The Borrowers

by Mary Norton
illustrated by Diana Stanley

The Borrowers

Week of December 21, 2009


Chapter 19:


And so, it is the end of the story.  Kate is upset because this can’t be the end.  “Something more must have happened.”  Mrs. May explained that a lot more happened.  Kate doesn’t understand and asked Mrs. May why she said it was the end.  Because, she explained, “he never saw them again.”  She went on to say that “stories never really end.  They can go on and on and on.  It’s just that sometimes, at a certain point, one stops telling them.”  Kate said, “Not at this point,” and that Mrs. May didn’t mean it when she said her brother never saw them again.  But that is just what happened.  There was a boat headed for India at the end of the week and a family who could take her brother.  For the three days before he left, he was kept locked up in the schoolroom/nursery.  Mrs. Driver told Aunt Sophy that he had a cold but she really was keeping him out of the way until she got rid of the Borrowers. 


Every day when Mrs. Driver would bring his meals, she would bring furniture and items from the Borrowers’ home and make the boy put everything back in the dollhouse.  She would torment him with stories of what was going on.  It seems the town rat-catcher didn’t come, although they got a local fellow for the job.  The policeman came but he turned out to be someone Mrs. Driver used to chase for stealing russet apples near the gate.  He gave Mrs. Driver strange looks as she was telling the story and so that investigation didn’t really go anywhere.  A cat was used, but the cat only had two things on its mind – to get out of the house or into the larder.


Finally, it was time for the boy to leave.  Mrs. Driver took him in to say goodbye to Aunt Sophy.  He had a strange look on his face and Aunt Sophy mocked him and asked “Seasick already?”  He explained that it was just the smell that bothered him.  Mrs. Driver said it was the rat-catcher down in the kitchen.  Aunt Sophy laughed when she heard they were smoking the Borrowers out and said that if Mrs. Driver doesn’t like them, she should keep the Madeira corked.  Mrs. Driver is miffed that Aunt Sophy still doesn’t believe her about the Borrowers and will show her when they finally catch them and she lays them out on a newspaper in front of her.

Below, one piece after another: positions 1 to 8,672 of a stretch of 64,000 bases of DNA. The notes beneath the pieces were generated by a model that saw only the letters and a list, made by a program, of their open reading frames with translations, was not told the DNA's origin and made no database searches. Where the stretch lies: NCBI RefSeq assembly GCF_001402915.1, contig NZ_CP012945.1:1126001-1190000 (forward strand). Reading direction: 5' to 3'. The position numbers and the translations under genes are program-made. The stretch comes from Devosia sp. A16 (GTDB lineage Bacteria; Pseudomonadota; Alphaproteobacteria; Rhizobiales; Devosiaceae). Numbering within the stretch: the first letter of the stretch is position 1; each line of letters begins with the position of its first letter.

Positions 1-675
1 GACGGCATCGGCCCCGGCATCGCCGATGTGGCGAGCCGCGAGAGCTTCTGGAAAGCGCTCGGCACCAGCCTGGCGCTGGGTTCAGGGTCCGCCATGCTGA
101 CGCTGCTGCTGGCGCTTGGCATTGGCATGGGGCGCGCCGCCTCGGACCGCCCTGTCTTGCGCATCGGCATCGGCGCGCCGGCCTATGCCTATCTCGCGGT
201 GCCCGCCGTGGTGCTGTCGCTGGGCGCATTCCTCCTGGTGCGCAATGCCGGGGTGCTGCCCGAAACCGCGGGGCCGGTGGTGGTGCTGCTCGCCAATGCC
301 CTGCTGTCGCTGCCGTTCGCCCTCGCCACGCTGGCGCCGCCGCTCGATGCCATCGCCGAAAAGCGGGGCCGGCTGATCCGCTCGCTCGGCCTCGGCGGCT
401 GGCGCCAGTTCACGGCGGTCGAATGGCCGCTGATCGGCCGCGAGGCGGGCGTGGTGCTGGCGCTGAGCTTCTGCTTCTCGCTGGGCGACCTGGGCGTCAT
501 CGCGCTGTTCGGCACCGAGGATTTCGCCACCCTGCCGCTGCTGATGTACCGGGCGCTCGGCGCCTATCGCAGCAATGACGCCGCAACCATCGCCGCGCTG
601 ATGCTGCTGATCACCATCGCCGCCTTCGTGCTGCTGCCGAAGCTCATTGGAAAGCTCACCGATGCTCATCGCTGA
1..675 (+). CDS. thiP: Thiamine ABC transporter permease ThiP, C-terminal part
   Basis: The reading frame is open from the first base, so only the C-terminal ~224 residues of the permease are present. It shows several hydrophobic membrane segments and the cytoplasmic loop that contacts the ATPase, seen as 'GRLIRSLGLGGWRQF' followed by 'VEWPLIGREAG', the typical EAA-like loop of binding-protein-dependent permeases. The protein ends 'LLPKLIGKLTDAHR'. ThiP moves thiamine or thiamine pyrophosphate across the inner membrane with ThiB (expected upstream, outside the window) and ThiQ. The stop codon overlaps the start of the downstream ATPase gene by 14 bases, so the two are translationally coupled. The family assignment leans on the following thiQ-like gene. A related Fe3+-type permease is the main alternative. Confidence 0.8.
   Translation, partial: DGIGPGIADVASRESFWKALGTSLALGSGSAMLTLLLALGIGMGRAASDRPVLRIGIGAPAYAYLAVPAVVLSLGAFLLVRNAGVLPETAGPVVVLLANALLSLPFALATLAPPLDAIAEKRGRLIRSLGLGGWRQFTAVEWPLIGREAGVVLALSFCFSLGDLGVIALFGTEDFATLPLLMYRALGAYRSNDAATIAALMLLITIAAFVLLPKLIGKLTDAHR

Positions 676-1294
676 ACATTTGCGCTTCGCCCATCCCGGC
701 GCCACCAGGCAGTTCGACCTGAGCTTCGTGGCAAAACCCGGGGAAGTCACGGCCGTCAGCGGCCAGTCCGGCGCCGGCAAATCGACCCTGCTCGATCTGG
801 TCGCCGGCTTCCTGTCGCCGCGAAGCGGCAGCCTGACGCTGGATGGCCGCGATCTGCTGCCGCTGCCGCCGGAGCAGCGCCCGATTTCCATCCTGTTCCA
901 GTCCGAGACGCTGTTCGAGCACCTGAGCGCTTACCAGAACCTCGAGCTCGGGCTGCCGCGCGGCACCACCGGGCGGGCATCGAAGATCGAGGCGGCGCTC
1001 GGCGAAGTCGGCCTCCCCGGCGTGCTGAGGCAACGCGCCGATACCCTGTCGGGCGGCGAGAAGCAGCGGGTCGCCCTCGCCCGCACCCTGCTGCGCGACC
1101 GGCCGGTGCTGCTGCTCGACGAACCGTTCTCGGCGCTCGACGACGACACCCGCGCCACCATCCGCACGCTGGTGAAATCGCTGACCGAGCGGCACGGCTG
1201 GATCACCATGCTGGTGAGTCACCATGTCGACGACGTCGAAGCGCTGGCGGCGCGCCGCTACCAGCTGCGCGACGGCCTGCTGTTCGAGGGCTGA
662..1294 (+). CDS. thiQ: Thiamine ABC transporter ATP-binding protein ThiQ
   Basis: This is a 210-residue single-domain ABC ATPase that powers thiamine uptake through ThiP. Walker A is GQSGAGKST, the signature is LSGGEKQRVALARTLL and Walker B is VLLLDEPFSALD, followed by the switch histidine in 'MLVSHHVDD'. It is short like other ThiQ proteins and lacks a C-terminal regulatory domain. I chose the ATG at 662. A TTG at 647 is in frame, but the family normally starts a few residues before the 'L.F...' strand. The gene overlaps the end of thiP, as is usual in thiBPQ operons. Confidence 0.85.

Mrs. Driver decides to torment the boy one more time before they leave and takes him to the kitchen to see the Borrowers caught.  He refuses to go.  He notices that Pod’s clock entrance hole has been discovered and sealed up.  The rat-catcher will seal up all the exits and smoke them out.  Mrs. Driver dragged him into the kitchen.  Crampfurl was holding back the rat-catcher’s terriers which were yelping and barking.  The policeman was there, “out of interest” and said “Seeing’s believing!”  A boy from the village was there with a ferret.  The rat-catcher is in the process of smoking the Borrowers out.  While everyone was busy, the boy backed up and got hold of the rat-catcher’s pick-ax.  He ran to the clock in the hall and aimed at blow at the covered hole.  However, he could not break through.  He tried several times but to no avail.  He saw the cab coming toward the house but when he heard the rat-catcher say “ventilation”, he knew what he had to do.  He raced around the side of the house and struck a blow at the grating in the Borrowers’ apartment and a couple more blows broke it apart.  This would give them some breathing air.  He had no time to waste and tossed the pick-ax up into the long grass by the cherry tree and ran toward the cab.




This is a rather sad chapter.  No happy ending here.  The Borrowers have been discovered and their home is destroyed.  The boy has to leave without seeing the Borrowers again and knowing they are safe. 


Mrs. Driver enjoys taunting the boy when she delivers his meals.  She brings dollhouse furniture from the Borrowers’ apartment and makes him put the furniture back in the dollhouse.  Even Aunt Sophy is mean and mocks him about being seasick as he is getting ready to leave her home and return to India.  They treated him terribly the whole time he was at the house recuperating from his illness.  I feel bad for him.  He really needed someone to give him a big hug and let him know they cared.  But, of course, they don't care about him. It is a good thing he is getting out of that house, but very sad that he will not see the Borrowers again. 


It would have been interesting if somehow Pod, Homily and Arrietty had snuck into the boy’s traveling bags and wound up in India with the boy.  That would have made a neat book, but I guess not meant to be.  It could have been quite funny, too, what with Homily’s ideas about lifestyle, although I am sure she would somehow adapt and make do.  Hmmmmm, I wonder if there are Borrowers in India??



I so agree.  I was hoping the three got into the boy’s bag and went to India also, but then again this ending leaves A LOT to the imagination.



I know.  I guess it's like Mrs. May says, the story goes on and on but we are not involved in it any more.  Sort of like those movies that end with a question and one doesn't know exactly what will happen next and has to work out their own ending.



I enjoyed this book so much that I read all the others too. All were as good as this one.



I read all five books too.  I liked this one the best.